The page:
President Trump, indebted to conservative Christians, has reversed his pre-election position and has rescinded President Obama’s rule that trans people must be allowed to use the bathroom consistent with the sex with which they identify. In an administration that so easily dismisses science, the evidence that transsexualism is biologically determined will have little impact.
We have a great deal to learn about transsexualism. For example, we know that the earlier hormonal treatment is given, the more apparent the physical transformation will be, but what are the long-term consequences of putting children on hormones with irreversible effects?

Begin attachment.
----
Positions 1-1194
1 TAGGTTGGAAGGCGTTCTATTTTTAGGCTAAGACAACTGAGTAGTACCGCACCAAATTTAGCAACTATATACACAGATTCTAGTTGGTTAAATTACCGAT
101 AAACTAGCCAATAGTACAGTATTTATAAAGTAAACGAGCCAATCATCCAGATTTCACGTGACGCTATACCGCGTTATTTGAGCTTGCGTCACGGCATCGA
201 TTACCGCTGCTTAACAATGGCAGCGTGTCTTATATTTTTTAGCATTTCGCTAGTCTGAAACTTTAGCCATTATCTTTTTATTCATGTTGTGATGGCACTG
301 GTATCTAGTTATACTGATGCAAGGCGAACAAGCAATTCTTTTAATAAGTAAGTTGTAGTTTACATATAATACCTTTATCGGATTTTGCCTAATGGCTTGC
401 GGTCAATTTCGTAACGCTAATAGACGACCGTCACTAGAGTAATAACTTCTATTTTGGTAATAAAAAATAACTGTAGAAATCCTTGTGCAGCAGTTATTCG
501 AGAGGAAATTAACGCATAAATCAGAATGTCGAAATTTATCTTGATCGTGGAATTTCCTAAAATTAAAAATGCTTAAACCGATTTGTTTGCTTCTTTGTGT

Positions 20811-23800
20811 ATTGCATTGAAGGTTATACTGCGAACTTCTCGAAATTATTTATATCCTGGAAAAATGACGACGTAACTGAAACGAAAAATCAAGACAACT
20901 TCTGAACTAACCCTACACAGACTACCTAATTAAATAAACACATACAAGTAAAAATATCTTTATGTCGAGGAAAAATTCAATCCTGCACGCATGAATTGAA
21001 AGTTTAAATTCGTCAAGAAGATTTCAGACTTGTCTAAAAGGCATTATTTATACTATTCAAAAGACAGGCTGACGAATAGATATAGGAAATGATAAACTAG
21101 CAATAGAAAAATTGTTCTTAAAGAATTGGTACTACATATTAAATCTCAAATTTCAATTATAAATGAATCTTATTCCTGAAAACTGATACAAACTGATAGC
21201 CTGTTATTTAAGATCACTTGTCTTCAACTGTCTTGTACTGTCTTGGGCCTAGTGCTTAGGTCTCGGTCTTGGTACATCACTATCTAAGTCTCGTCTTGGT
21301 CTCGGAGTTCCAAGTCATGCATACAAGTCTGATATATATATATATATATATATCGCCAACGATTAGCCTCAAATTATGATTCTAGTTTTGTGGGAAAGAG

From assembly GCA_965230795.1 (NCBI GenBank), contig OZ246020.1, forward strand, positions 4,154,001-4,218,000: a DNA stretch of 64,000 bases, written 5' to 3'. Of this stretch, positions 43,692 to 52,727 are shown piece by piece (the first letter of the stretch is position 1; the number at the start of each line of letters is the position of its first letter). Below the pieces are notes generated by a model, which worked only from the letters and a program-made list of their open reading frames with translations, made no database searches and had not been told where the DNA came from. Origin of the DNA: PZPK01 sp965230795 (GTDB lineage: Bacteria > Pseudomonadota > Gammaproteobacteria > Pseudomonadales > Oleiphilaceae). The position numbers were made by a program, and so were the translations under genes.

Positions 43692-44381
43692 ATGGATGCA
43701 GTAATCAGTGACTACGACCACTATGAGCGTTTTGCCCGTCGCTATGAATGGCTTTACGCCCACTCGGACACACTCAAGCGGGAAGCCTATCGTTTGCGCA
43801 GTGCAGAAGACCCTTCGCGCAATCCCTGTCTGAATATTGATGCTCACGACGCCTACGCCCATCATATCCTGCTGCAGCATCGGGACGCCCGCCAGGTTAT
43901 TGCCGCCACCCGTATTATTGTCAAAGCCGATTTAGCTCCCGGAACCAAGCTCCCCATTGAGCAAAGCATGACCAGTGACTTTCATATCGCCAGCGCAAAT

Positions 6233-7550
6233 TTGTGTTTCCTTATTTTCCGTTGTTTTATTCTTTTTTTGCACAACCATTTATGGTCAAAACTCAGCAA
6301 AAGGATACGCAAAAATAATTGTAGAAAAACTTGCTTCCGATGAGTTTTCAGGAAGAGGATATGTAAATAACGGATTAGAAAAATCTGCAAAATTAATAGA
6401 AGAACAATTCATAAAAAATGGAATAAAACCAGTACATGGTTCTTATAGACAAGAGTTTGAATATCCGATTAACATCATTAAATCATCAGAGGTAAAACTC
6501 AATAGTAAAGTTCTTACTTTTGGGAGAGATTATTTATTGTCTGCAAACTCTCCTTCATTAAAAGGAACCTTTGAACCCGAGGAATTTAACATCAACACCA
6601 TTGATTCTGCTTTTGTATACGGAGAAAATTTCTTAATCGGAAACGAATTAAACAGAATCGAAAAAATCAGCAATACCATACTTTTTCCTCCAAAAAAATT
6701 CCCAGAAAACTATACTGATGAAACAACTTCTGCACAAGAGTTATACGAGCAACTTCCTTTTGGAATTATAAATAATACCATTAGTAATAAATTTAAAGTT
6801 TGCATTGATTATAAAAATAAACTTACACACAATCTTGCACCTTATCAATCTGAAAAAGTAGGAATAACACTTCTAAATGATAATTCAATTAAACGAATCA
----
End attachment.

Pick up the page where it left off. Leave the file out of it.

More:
One thing we can be certain of is this: issues of sexual orientation and gender identification are complex and will not be resolved at a gender reveal party during the twentieth week of gestation.
1. Sirois M. (2017) A Word of Caution on Gender Reveal Parties. HuffPost. Available here.
2. Olson L. (2017) Finally Out: Letting Go of Living Straight with Loren Olson, MD. OMTimes Radio. Available here.
3. Haas A, Rodgers P, Herman J. (2017) Suicide Attempts Among Transgender and Gender Non-Conforming Adults – Williams Institute. Williams Institute. Available here.
4. Saraswat A, Weinland J, Shafer J. (2015) Evidence Supporting the Biologic Nature of Gender Identity, Endocrine Practice, 21(2), 199-204. doi: 10.4158/EP14351.RA.
5. Wu K. Between the (Gender) Lines: the Science of Transgender Identity – Science in the News. Harvard University – The Graduate School of Arts and Sciences. 2017. Available here.
6. (2017) Anti-Violence. National Center for Transgender Equality. Available here.